market research at McCann-Erickson, sold a lot of advertising clients on the idea of doing good research, and then went on to create Interpublic. I told Marplan, after the coldest winter on record in Detroit, that I was moving. They said they needed someone to set up a Marplan office in California, and that didn’t sound too bad. I visited the Westchester neighborhood (near LAX) in California and rented a small cracker-box house on Loyola Boulevard. Prices were twice what I expected them to be. When my wife came out and saw the place with our 1-year-old son, she said in tears, “How could you rent this kind of place?” But we got through it all. At Marplan, I had one client, McCulloch Chainsaws, that was engineering-driven. I turned their thinking around to understand the casual user, which changed their company. So, I had suggested to Marplan that we do syndicated research for chainsaw manufacturers across the board, but at that time, Marplan and other market research companies could work for only one company in an industry. Then in 1968, after nine years of doing marketing for various firms, I met my roommate from Wharton who flew out from New York with two other guys. They had given up their jobs and came out to meet the aerospace people about using satellites to read home utility meters. We met at a Marina del Rey restaurant. I said, “You guys have MBAs and engineering degrees, and work for great firms … why are you giving up those great jobs?” One of them said, “Well, the big danger is working for the same company and not getting credit for it.” That rang a bell in my mind. So I went home and told my wife, “I think I’m going to start my own research company,” and she agreed. We figured it out around the kitchen table, and that’s how we got started. How was it getting your new firm started?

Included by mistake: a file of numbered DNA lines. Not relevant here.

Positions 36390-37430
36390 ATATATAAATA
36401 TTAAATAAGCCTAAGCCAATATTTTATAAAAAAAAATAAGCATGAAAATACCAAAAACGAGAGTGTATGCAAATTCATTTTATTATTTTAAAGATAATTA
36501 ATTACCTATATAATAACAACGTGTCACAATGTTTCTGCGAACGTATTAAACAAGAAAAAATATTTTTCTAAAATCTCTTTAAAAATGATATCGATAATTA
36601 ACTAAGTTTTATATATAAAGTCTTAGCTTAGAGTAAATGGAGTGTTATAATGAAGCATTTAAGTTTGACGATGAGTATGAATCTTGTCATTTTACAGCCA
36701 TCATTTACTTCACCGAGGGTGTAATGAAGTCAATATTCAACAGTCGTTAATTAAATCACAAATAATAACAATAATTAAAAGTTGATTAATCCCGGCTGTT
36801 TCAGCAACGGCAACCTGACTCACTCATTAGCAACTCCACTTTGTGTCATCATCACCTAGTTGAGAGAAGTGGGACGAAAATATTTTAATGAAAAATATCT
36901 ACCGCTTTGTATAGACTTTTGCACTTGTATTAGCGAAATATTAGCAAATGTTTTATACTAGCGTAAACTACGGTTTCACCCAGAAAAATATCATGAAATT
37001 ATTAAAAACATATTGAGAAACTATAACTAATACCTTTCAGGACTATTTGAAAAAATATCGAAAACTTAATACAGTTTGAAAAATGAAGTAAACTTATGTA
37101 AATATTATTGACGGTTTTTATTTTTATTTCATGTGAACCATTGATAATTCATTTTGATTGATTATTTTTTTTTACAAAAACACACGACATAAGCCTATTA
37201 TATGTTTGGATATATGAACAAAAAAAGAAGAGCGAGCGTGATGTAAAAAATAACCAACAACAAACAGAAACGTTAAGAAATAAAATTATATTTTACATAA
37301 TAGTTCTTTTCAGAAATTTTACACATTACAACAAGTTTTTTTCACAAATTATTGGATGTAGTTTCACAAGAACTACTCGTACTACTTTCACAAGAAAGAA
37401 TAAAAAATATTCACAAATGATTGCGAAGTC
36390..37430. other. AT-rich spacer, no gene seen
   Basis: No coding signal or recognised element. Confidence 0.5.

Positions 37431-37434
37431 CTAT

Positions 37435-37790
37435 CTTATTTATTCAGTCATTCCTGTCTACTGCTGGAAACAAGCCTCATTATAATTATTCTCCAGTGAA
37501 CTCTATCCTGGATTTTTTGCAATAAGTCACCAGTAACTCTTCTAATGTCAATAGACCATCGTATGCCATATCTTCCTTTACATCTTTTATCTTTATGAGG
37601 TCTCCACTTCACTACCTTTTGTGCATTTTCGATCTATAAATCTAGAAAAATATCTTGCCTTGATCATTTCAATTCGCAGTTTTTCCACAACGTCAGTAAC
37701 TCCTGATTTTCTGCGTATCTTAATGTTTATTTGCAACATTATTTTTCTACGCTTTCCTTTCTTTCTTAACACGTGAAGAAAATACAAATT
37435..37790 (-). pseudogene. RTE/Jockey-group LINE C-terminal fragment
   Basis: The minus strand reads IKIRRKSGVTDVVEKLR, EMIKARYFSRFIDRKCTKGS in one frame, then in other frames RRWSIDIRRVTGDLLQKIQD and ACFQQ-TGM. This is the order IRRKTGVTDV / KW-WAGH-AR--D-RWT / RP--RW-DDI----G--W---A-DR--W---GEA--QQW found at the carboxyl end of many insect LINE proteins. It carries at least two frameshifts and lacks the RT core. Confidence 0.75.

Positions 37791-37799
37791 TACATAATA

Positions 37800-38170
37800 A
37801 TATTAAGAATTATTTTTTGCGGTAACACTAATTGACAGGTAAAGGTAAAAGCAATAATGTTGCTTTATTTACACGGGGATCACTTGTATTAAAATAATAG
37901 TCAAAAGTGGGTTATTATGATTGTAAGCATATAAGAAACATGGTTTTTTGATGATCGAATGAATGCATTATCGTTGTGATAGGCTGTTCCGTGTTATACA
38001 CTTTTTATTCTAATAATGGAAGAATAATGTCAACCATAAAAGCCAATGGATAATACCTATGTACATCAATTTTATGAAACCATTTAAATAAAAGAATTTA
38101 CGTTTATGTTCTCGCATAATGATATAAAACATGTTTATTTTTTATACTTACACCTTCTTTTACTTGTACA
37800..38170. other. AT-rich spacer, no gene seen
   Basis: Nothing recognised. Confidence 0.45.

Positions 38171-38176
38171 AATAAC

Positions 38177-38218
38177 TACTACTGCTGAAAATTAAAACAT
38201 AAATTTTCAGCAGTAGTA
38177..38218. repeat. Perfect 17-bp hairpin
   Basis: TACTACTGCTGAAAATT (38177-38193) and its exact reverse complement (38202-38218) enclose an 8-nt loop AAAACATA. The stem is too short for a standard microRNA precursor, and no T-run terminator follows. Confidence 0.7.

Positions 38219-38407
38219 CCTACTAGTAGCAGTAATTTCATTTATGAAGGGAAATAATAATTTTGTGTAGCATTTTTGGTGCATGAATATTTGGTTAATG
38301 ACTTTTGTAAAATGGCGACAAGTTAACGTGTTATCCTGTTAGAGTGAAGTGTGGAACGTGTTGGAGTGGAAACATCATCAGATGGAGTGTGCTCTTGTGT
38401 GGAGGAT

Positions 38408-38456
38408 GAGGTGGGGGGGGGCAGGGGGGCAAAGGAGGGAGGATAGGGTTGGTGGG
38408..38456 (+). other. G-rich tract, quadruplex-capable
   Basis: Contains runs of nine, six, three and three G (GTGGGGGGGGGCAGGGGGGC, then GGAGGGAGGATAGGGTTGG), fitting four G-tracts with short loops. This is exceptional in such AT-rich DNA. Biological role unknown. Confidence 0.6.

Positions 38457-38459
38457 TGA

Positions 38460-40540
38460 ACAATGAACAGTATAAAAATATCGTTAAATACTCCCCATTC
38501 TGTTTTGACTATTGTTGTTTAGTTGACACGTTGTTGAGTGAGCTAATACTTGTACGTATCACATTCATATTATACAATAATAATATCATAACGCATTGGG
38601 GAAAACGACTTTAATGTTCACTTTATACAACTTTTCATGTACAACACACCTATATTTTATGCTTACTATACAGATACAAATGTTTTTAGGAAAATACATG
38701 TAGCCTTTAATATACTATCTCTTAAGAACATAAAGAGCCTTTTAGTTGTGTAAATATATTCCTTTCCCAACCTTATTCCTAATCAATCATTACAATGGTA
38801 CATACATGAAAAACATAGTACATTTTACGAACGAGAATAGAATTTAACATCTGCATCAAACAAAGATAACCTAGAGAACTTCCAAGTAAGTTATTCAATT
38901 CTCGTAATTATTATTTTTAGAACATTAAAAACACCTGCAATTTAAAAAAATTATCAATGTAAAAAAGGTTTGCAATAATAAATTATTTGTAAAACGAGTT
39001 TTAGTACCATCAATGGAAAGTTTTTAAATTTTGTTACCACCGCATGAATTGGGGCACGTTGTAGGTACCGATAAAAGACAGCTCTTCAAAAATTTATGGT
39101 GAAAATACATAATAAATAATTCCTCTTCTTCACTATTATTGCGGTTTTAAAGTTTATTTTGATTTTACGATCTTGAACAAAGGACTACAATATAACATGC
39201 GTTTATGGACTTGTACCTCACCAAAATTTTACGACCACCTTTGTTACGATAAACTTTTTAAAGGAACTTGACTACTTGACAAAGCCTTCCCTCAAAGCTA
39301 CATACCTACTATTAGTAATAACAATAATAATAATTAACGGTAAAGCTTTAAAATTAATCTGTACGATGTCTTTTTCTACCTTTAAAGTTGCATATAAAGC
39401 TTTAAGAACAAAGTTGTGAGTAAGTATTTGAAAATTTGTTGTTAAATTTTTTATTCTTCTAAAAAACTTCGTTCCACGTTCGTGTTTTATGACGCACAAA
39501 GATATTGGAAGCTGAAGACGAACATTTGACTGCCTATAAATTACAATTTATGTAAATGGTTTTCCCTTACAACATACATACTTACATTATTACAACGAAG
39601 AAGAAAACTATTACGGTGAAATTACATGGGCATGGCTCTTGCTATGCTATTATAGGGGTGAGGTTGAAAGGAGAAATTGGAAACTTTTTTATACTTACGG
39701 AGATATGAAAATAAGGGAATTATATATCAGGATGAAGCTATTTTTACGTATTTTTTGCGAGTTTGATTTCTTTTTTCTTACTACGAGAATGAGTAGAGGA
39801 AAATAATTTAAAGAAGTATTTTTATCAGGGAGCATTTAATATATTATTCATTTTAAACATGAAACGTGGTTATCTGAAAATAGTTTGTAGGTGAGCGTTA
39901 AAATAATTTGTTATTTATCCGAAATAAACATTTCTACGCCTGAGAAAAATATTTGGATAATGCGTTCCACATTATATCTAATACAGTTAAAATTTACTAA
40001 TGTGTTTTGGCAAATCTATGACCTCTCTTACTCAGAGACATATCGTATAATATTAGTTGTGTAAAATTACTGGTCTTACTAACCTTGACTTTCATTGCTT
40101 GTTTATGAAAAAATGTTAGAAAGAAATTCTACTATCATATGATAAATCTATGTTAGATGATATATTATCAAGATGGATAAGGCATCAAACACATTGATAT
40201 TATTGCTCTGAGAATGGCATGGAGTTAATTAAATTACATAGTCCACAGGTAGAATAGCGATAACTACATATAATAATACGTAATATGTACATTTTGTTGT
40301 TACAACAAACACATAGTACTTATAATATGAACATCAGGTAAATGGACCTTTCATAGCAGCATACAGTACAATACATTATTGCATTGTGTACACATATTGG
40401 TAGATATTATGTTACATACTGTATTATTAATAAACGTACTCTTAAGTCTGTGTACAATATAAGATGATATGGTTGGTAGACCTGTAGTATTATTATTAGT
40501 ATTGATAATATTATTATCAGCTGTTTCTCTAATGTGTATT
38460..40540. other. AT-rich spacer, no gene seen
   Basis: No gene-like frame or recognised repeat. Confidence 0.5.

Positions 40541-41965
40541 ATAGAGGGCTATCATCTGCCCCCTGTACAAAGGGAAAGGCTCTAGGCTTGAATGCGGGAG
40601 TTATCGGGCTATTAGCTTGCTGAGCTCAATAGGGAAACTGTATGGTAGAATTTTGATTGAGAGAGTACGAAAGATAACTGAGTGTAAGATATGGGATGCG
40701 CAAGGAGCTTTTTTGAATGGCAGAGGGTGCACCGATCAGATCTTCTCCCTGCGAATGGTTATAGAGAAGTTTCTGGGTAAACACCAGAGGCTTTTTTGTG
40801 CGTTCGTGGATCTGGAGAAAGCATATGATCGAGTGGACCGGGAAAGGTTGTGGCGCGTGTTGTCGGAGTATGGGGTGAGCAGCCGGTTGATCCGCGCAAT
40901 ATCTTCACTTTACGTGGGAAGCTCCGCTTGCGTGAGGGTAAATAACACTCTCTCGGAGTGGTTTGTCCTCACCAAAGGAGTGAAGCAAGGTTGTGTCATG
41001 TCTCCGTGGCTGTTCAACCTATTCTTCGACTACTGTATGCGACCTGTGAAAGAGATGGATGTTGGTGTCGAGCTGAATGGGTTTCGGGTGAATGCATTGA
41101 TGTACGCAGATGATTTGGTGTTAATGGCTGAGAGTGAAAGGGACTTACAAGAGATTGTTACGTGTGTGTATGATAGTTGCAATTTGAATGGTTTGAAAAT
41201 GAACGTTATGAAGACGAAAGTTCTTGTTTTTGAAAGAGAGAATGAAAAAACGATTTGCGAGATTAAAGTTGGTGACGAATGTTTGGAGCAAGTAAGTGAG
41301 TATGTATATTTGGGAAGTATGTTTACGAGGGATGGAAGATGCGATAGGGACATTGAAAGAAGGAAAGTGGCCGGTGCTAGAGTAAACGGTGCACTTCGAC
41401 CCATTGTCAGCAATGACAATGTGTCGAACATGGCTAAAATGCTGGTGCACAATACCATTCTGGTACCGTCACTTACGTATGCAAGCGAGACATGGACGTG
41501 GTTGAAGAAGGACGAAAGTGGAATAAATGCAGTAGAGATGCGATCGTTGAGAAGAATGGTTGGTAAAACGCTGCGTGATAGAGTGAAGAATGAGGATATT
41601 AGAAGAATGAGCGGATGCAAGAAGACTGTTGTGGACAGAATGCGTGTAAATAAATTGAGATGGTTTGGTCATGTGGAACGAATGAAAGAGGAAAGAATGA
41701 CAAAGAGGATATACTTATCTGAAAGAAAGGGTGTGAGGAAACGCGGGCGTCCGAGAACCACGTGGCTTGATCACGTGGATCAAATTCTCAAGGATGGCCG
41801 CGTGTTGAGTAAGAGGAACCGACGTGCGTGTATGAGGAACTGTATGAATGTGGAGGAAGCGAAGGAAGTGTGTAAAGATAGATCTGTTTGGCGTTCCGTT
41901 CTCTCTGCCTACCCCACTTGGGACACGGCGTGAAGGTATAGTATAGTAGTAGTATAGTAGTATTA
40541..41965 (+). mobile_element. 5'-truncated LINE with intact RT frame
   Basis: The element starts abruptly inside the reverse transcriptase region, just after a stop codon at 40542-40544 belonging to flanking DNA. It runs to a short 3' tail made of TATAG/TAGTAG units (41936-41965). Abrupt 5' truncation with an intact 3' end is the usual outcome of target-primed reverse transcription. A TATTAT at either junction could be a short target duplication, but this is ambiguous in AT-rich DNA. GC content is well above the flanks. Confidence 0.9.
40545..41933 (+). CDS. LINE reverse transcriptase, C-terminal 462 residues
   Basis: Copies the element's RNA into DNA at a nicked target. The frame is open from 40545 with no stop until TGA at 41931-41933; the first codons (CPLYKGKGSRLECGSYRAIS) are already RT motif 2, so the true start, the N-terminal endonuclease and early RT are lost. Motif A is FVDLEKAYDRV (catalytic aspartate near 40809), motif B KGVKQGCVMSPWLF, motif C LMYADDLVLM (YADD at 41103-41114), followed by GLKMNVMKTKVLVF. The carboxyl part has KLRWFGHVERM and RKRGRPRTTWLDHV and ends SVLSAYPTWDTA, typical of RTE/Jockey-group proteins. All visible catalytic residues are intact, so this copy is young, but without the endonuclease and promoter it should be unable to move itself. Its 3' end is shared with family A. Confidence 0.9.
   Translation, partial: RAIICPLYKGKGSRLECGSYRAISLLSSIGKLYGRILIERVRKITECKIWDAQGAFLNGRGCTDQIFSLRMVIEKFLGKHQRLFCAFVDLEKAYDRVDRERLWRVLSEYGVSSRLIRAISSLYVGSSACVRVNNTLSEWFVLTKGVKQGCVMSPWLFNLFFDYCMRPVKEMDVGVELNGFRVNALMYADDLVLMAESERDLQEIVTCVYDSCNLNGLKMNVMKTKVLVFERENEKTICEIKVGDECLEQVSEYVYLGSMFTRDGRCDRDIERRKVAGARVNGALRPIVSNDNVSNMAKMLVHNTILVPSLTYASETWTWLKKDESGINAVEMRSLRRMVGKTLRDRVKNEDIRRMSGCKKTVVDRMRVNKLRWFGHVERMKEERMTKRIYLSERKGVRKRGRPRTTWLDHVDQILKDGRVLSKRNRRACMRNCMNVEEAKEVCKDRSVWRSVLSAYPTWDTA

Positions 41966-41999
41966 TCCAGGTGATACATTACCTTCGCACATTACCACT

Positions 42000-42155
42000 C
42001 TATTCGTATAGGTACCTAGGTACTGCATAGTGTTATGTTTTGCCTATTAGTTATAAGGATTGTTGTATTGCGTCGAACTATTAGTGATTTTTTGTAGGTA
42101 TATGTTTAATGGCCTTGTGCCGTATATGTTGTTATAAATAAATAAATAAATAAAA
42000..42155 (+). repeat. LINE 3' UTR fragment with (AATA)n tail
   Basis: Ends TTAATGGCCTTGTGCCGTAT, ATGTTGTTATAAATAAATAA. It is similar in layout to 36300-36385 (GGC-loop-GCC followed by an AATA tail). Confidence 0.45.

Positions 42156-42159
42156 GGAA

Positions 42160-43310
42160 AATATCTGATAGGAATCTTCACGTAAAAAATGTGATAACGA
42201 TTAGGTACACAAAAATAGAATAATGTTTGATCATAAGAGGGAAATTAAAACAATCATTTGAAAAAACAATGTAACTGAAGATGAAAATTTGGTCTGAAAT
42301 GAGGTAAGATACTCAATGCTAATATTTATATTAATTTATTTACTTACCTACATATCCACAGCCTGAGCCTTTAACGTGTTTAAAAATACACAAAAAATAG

I did not design my company to study cars, because at the time, there were not many car companies in California. Then a friend of mine at McCann-Erickson told me, “There’s a Japanese company trying to re-enter the United States. They failed miserably before, but now they’re back.” I asked, “What’s their name?” He said, “Toyota, and I heard they need market research.” So that’s what got me thinking about doing research on cars. So I found out where Toyota was, in Torrance, and did some reading on them and